Gov. Tony Evers vowed Tuesday to push ahead on expanding Medicaid in his budget while making an early concession to Republicans by dropping plans to eliminate the state’s economic development agency.
Evers’ comments come after a private meeting with Senate and Assembly Republicans, who said last week they would bypass Evers’ budget and write their own if he included Medicaid expansion or any tax hikes.
But the new governor, who campaigned on taking federal dollars to expand Medicaid and insure thousands more Wisconsinites who earn close to the poverty level, said he won’t back down and hoped some Republicans would eventually rally behind him.
“We’re not going to burn the Capitol down,” Evers said. “We’re going to disagree. I believe our position at the end of the day is the correct one.”
He added he thinks some Republicans will come to understand the success of hospitals and clinics in small towns depends on increased Medicaid dollars, and that most in the health care industry back an expansion.
Getting Republican support would be a long shot. Assembly Speaker Robin Vos, R-Rochester, on Tuesday reiterated Republicans would block any move to expand Medicaid, calling such a proposal an attempt by Evers to score political points.
Vos said he would prefer to work from the governor’s budget request, as is done typically, but said it would be “an awful lot harder” if revenue from the Medicaid expansion is built into it.
Wisconsin is one of 17 states that haven’t taken federal funding to expand Medicaid to people who make up to 133 percent of the poverty level, a move that would have saved the state $1.1 billion from 2014 through 2019, according to the Legislative Fiscal Bureau.
People who make more can get subsidies on the Affordable Care Act marketplace. The decision by former Gov. Scott Walker and Republicans to expand coverage to all people below the poverty line shifted about 63,000 adults off Medicaid while allowing about 130,000 childless adults onto the program.
Despite the potential savings, Vos said Republicans oppose expanding government-run health care and argued expanding Medicaid to people above the poverty level would only lead to a rate increase for those who have private insurance. He did, however, say he would look at expanding the rate at which the state reimburses medical providers under the Medicaid program.
“The more people that we take from the private insurance market to put into the public markets, the higher the rates are going to go for those people who have private-sector insurance,” Vos said.
Senate Majority Leader Scott Fitzgerald, R-Juneau, agreed Tuesday a Medicaid expansion would be a nonstarter for his caucus.
Evers’ Medicaid expansion would likely add about $200 million in federal money to expand coverage for 80,000 Wisconsinites.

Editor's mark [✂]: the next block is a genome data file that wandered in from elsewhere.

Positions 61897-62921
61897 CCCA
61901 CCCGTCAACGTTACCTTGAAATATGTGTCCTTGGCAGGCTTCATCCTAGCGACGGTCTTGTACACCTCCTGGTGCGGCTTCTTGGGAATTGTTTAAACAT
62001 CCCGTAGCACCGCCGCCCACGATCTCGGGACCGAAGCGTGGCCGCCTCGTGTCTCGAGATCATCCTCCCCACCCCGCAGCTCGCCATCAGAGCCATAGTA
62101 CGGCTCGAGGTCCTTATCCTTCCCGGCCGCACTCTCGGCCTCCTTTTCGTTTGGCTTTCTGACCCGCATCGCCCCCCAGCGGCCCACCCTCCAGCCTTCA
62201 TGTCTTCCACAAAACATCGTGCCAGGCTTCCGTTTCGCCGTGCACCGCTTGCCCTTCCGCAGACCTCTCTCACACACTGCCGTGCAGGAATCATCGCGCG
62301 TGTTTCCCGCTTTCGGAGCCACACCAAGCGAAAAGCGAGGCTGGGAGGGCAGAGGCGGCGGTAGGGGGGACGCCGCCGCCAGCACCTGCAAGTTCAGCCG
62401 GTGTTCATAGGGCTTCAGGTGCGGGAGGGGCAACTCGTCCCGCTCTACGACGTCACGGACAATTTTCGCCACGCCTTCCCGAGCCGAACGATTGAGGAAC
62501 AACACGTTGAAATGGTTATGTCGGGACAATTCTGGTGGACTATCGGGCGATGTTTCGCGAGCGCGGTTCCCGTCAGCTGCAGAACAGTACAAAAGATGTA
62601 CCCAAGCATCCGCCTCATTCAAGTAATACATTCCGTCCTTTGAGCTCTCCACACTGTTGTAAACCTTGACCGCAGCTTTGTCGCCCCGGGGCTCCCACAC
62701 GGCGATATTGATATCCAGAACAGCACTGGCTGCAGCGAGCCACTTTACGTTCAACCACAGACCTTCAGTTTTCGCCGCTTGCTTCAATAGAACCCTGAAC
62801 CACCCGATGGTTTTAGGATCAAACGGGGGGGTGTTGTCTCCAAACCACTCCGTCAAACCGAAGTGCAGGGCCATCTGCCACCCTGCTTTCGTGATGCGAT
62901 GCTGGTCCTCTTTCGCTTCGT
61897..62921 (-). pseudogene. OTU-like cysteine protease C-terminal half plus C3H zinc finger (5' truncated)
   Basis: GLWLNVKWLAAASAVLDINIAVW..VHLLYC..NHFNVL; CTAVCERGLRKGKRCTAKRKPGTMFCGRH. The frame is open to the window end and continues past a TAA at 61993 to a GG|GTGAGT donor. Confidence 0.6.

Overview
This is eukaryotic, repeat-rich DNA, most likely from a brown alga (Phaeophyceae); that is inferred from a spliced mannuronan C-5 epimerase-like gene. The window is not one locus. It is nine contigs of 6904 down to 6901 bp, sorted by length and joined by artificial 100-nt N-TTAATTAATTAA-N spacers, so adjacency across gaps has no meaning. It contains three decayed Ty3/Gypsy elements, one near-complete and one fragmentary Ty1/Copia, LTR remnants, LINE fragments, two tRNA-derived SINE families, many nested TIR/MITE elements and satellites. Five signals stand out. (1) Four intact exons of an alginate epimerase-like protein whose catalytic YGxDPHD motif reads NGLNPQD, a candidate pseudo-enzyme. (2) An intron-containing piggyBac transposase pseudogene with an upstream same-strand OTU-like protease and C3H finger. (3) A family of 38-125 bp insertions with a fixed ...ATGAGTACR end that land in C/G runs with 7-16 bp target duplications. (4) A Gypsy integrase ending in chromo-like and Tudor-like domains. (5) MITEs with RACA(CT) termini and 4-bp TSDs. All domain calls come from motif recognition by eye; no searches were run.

Evers also said he has no plans to eliminate the Wisconsin Economic Development Corp., the state’s economic development agency created in 2011 under Gov. Scott Walker.
“We’re not doing anything with WEDC in this budget,” Evers said.
The revelation represents a retreat for Evers, who campaigned on eliminating the agency and diverting its funding to local and regional economic development organizations. It’s a win for legislative Republicans, who have called for the preservation of the agency and went so far as to eliminate for nine months Evers’ ability to appoint its CEO in a December lame-duck session.
“I think that’s a huge victory,” Fitzgerald said. “You’d find there were a number of great successes where WEDC is concerned.”
WEDC in 2017 had a critical role in approving a nearly $3 billion incentive package for Taiwanese technology manufacturer Foxconn, the largest economic development subsidy ever given to a foreign company in the U.S.
Evers, who was critical of the incentive package on the campaign trail, said he told Republicans Tuesday he hopes for success and transparency for the project.
“For us to stay ahead of the curve on this we need to make sure we are good stewards of the money,” Evers said.
The project, which Walker and Republicans championed, has faced continued scrutiny. A recent state audit found WEDC planned to give Foxconn tax credits for employees who did not perform work in Wisconsin, which would be a violation of its contract with the company and state law. WEDC CEO Mark Hogan said the agency would hold off on an immediate change to its plan.
Earlier in 2018 national media reports suggested the company had considered hiring foreign workers for the project and undertaking a smaller initial investment, prompting criticism the project was a bad deal for taxpayers.
Under the contract, Foxconn will receive $1.5 billion total from the state if it creates 10,400 jobs by 2032 and another $1.35 billion if it makes at least $9 billion in capital investments.
‘Every single dollar’
Vos said Republicans and Evers are united in wanting transparency on the Foxconn project and requiring the company to live up to its commitments.
“We want to make sure every single dollar that’s given is earned,” Vos said, adding WEDC has faced significant scrutiny from audits over the years.
Still, Republicans in their lame-duck session passed a measure that eases up scrutiny on companies seeking tax credits from the agency by eliminating the requirement in state law that WEDC annually verify information submitted by tax-credit recipients before the companies can obtain the tax credits.
Hogan at the time said he is confident WEDC can still accurately verify jobs numbers by examining a large enough sample of jobs data.